Sep 19, 2023 2 min read

HashiCorp Changes from MPL to BSL

HashiCorp Changes from MPL to BSL

In August of 2023, HashiCorp changed its licensing model from MPL v2.0 (Mozilla Public License) to BSL v1.1 (Business Source License).

What does this mean? It means that HashiCorp products (Terraform, Vault, Consul, etc...) are no longer open source.

How does it affect us? Essentially, for typical end-users, HashiCorp integration partners, and HashiCorp commercial customers, there is no change. Products can be downloaded for free and used as needed. However, organizations that compete with HashiCorp will no longer be able to use the free community editions of HashiCorp products and instead will have to license the products.

To read more about the licensing change, see this link.

How does the community feel about this? Feelings are mixed. For many organizations and individual users, there is no change, and so their view of HashiCorp hasn't changed much. For some organizations, the new BSL can be considered somewhat vague, and those organizations are forced to seek legal counsel. For organizations that have competitive offerings (and in some cases, have contributed to Terraform), there has been concern, confusion, anger, as well as fear. They contend that using the MPL as a way to grow a product line, and later changing to BSL, is dishonest, and exploits the open source community. In fact, they feel so strongly that several organizations have banded together to form the OpenTF Foundation. Their plan is to develop a Terraform fork called OpenTF. (No plans for other HashiCorp tools as of yet.)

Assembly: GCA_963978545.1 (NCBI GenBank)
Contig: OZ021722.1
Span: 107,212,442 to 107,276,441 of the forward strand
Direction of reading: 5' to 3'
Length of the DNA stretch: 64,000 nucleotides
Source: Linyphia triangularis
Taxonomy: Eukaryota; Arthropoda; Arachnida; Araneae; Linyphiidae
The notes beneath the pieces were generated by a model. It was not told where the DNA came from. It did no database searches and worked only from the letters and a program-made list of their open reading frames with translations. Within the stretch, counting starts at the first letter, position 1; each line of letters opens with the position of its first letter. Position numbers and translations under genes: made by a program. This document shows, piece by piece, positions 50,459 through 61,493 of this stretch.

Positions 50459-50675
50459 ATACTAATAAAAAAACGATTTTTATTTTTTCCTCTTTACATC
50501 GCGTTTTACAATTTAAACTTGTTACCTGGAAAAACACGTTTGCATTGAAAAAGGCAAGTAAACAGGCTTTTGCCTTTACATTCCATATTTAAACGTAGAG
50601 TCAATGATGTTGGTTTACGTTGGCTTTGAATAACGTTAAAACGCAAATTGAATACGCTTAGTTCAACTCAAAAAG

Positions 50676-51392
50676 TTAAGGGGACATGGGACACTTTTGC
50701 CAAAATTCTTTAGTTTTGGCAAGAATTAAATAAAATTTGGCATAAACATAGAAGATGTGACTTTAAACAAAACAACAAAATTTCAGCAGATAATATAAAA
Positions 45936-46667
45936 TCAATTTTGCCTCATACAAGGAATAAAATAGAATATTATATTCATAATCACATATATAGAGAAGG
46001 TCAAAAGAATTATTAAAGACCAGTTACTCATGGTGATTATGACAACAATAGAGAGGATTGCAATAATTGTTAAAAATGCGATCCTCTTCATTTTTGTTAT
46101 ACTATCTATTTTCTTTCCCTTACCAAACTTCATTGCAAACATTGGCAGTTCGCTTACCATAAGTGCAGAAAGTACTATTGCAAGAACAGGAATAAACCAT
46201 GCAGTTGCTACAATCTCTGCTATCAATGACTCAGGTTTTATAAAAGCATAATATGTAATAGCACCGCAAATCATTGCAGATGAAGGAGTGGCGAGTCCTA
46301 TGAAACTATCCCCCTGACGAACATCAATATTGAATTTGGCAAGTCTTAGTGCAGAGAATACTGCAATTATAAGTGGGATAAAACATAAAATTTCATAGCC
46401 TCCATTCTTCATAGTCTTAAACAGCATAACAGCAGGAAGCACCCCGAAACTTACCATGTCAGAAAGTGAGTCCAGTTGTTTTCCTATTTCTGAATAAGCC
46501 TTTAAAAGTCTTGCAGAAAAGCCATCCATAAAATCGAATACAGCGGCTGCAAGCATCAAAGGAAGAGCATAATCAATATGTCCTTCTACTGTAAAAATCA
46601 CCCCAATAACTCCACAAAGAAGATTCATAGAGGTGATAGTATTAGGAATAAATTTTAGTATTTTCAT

How do I feel? This is where it becomes opinion. Take it as you will.

As an advocate of open source software, I am always saddened when an organization chooses to change licensing from truly open source to something else.

Now, we can debate over what is truly open source, but I'll leave that for another time, and for smarter minds than mine...

As a user of HashiCorp products (including Terraform, Vault, Consul, Waypoint, Nomad, and Vagrant), I am unhappy, but not surprised. This move was contemplated for years and is not unprecedented. In fact, it has become a trend among tech companies over the past decade.

Like I say, I'm not surprised. The company has the word corp right in their name. They are a publicly traded company. They are in it to make money. But that doesn't make the pill any easier to swallow.

In my honest opinion, open source products should only be created and maintained by non-profit organizations (or at least by non-corporate entities). Utopian? Sure, but there it is.

As of now, I will continue to use HashiCorp products for personal projects and with customers who use them. However, I will also keep an eye out for what OpenTF amounts to over the coming months/years. I will also keep an open mind about alternatives to HashiCorp products—Terraform especially. But ultimately, the decision for me is mostly defined by the products that my customers work with—the products that are heavily used in the field. Somewhat sad... but true.

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